The Ladies' Vase eBook

This eBook from the Gutenberg Project consists of approximately 88 pages of information about The Ladies' Vase.
I, therefore, of course, as I listened again and again to the same tale to different auditors, heard many pretty complimentary speeches about magnanimity, &c.; and, getting somewhat weary, I drew nearer to the lady’s guests, till I actually thought I heard from one—­he was a clergyman, I believe—­an inward whisper that he would like to refer his friend to the four first verses of the sixth chapter of Matthew, but that it would be impolite.  If my listening powers were too acute when I heard this, let me turn monitor at once, and assure my young friends, if they would have their conversation listened to with pleasure, they must be economists with self as their subject.

On behalf of the very young, we certainly have it to plead, that they know very little of any thing but what is, in some sense, their own.  If they talk of persons, it must be their parents, their brothers and sisters, because they are the only people they know; if they talk of any body’s affairs, it must be their own, because they are acquainted with no other; if of events, it must be what happens to themselves, for they hear nothing of what happens to any body else.  As soon, therefore, as children begin to converse, it is most likely to be about themselves, or something that belongs to them; and to the rapid growing of this unwatched habit, may probably be attributed the ridiculous and offensive egotism of many persons in conversation, who, in conduct, prove that their feelings and affections are by no means self-engrossed.  But the more indigenous this unsightly weed, the more need is there to prevent its growth.  It has many varieties; the leaf is not always of the same shape, nor the flower of the same color, but they are all of one genus; and our readers who are botanists will have no difficulty in detecting them, however much affected by the soil they grow in.  The I’s and my’s a lady exhibits in conversation, will bear such analogy to her character, as the wares on the stall of the bazaar bear to the trade of the vender.  Or, if she have a great deal of what is called tact, she will, perhaps, vary the article according to the demands of the market.  In fashionable life, it will be my cousin Sir Ralph, my father the Earl, and my great uncle the Duke; the living relatives and the departed fathers; the halls of her family, their rent-rolls, or their graves, will afford abundant materials for any conversation she may have to furnish.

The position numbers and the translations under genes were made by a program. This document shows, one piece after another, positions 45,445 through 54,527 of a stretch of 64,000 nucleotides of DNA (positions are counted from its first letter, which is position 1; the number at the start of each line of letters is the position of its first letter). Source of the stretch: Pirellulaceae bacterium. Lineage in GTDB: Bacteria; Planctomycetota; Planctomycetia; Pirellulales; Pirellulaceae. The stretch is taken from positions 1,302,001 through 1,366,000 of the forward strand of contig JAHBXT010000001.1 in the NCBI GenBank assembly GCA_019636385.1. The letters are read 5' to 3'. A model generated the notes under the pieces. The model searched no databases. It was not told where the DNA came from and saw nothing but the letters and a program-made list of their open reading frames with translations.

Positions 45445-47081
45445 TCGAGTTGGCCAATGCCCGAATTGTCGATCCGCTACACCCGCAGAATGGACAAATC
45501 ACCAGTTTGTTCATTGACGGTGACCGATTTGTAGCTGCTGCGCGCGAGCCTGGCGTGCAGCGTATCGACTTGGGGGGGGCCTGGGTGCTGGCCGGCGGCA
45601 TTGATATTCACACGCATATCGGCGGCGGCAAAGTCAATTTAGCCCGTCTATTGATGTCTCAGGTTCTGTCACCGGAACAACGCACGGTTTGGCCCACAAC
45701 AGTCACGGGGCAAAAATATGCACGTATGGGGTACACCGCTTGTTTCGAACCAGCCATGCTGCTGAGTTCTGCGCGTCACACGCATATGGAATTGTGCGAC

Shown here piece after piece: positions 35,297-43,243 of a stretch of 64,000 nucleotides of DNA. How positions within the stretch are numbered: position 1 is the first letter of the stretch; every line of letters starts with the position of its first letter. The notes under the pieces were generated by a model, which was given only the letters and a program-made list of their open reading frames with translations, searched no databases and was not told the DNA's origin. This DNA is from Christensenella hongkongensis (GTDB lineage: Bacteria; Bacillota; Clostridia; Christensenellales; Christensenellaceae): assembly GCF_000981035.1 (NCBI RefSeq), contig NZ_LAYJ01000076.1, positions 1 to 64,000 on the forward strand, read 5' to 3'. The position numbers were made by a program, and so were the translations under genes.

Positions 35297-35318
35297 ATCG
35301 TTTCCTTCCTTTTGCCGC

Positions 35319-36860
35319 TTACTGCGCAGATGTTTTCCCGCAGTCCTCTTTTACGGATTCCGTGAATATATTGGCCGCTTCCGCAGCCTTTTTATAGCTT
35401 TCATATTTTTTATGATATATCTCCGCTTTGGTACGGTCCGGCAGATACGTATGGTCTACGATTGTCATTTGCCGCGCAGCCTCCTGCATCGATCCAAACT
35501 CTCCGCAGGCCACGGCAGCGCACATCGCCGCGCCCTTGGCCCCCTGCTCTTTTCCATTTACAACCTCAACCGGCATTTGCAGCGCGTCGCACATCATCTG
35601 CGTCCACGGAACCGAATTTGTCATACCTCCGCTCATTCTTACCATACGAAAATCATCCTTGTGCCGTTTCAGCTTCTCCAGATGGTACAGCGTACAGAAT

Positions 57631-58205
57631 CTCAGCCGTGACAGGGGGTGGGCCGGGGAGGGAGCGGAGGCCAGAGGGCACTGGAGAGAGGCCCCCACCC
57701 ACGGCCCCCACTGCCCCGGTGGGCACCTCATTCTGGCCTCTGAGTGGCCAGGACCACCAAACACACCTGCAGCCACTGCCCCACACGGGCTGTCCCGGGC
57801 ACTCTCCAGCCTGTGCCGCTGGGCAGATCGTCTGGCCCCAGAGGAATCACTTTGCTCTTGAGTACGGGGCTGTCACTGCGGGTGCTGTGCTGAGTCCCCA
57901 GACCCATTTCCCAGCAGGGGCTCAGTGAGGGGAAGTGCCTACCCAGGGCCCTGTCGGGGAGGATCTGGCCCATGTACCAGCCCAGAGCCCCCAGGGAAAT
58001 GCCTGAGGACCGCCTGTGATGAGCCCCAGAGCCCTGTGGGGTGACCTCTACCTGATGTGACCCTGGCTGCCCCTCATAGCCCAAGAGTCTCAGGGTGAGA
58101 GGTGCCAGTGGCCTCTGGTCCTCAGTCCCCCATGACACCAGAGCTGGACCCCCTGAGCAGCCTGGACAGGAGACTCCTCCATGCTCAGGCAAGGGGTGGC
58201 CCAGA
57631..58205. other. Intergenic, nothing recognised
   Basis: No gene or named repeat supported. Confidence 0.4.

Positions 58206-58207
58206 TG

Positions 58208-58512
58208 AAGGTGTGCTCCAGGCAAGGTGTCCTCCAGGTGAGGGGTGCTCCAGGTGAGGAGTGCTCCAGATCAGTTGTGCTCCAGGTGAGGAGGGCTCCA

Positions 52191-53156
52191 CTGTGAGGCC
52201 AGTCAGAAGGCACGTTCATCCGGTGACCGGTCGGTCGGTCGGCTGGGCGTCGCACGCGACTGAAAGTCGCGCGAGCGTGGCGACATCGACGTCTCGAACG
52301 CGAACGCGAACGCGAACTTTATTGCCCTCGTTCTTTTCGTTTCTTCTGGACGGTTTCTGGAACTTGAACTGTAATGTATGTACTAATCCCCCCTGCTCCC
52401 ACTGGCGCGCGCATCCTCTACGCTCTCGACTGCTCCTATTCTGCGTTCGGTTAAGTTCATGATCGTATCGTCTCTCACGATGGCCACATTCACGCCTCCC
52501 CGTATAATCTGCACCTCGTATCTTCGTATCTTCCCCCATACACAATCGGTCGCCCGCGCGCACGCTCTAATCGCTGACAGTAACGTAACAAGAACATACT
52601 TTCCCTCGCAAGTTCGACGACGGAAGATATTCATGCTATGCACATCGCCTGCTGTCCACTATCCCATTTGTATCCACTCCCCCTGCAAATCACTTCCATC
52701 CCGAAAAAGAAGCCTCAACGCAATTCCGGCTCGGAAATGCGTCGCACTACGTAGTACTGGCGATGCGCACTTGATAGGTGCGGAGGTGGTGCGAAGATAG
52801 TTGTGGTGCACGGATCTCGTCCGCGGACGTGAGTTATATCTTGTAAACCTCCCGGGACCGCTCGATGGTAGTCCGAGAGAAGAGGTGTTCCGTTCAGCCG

Among those who, having gotten into the world they know not how, are determined it shall, at least, be known that they are there, it is my houses, my servants, my park, my gardens; or, if the lady be too young to claim in her own behalf, my father’s houses, &c., &c., will answer all the purpose.  But, happily for the supply of this kind of talk, rank and wealth, though very useful, are not necessary to it.  Without any ostentation whatever, but merely from the habit of occupying themselves

Copyrights
Project Gutenberg
The Ladies' Vase from Project Gutenberg. Public domain.
Follow Us on Facebook